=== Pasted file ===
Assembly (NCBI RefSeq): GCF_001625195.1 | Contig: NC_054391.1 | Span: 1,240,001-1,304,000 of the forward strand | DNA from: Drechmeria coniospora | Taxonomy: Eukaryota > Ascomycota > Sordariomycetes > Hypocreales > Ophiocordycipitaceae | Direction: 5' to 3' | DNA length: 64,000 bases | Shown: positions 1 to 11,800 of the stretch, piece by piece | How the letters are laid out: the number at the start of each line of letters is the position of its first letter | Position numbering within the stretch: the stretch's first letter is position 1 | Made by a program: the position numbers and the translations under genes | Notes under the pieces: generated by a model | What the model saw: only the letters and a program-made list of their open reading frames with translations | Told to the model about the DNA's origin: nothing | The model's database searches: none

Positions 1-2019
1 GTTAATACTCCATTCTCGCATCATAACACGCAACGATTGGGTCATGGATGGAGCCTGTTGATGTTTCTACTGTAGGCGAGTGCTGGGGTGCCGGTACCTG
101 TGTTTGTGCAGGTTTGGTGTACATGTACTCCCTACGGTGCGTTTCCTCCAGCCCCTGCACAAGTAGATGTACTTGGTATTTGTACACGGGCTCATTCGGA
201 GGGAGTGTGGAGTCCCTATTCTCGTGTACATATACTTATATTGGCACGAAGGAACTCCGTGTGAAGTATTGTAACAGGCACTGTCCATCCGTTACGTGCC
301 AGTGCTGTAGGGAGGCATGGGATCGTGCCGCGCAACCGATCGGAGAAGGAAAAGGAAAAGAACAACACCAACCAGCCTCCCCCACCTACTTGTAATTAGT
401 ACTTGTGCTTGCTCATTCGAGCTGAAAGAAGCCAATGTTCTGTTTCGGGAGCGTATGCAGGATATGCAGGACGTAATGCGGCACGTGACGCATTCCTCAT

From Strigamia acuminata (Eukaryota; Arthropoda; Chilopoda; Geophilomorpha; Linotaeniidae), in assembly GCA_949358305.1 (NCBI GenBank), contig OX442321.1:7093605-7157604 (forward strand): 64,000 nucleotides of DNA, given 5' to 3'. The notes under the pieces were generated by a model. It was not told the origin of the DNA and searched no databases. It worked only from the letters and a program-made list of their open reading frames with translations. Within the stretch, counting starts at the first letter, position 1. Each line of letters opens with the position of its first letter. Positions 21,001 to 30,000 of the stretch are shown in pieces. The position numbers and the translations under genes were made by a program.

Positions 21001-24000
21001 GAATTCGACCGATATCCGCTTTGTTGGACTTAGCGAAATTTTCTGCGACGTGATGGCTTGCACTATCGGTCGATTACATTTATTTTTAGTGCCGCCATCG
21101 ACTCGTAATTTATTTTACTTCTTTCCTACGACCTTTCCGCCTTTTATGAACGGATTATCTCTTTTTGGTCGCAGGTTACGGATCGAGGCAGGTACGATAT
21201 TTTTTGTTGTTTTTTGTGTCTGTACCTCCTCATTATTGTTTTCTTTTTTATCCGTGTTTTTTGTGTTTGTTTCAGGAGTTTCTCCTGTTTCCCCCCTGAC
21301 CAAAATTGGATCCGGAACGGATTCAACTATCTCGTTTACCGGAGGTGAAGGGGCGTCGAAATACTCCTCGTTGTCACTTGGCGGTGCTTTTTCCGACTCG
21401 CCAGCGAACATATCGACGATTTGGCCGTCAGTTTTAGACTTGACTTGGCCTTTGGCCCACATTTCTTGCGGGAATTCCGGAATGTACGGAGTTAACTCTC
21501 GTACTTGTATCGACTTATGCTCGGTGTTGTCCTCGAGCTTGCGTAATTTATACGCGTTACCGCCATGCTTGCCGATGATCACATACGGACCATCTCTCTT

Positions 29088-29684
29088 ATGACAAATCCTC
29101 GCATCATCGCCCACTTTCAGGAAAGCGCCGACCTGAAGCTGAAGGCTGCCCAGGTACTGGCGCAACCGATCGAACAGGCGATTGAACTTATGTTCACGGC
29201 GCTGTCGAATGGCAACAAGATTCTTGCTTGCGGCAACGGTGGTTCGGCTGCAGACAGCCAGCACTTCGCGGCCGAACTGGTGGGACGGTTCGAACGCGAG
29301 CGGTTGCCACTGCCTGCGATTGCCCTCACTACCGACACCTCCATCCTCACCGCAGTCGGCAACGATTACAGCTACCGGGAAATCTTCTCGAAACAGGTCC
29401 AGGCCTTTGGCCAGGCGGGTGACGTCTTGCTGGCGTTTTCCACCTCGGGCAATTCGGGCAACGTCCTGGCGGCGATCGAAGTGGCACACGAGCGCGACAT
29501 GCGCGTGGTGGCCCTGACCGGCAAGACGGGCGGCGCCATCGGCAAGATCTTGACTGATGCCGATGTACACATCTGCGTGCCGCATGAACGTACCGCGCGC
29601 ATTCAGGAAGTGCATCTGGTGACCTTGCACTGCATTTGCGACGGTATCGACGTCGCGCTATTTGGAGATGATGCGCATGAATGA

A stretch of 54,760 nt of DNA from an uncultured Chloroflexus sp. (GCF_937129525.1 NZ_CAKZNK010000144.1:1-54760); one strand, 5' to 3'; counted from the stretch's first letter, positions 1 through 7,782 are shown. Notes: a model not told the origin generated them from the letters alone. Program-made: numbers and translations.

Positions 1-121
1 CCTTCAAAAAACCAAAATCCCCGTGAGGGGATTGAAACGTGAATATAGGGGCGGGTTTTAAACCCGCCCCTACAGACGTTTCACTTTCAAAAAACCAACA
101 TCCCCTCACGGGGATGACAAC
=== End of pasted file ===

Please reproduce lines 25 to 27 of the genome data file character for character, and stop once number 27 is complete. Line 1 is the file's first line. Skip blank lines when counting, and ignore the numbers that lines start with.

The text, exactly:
Positions 1-121
1 CCTTCAAAAAACCAAAATCCCCGTGAGGGGATTGAAACGTGAATATAGGGGCGGGTTTTAAACCCGCCCCTACAGACGTTTCACTTTCAAAAAACCAACA
101 TCCCCTCACGGGGATGACAAC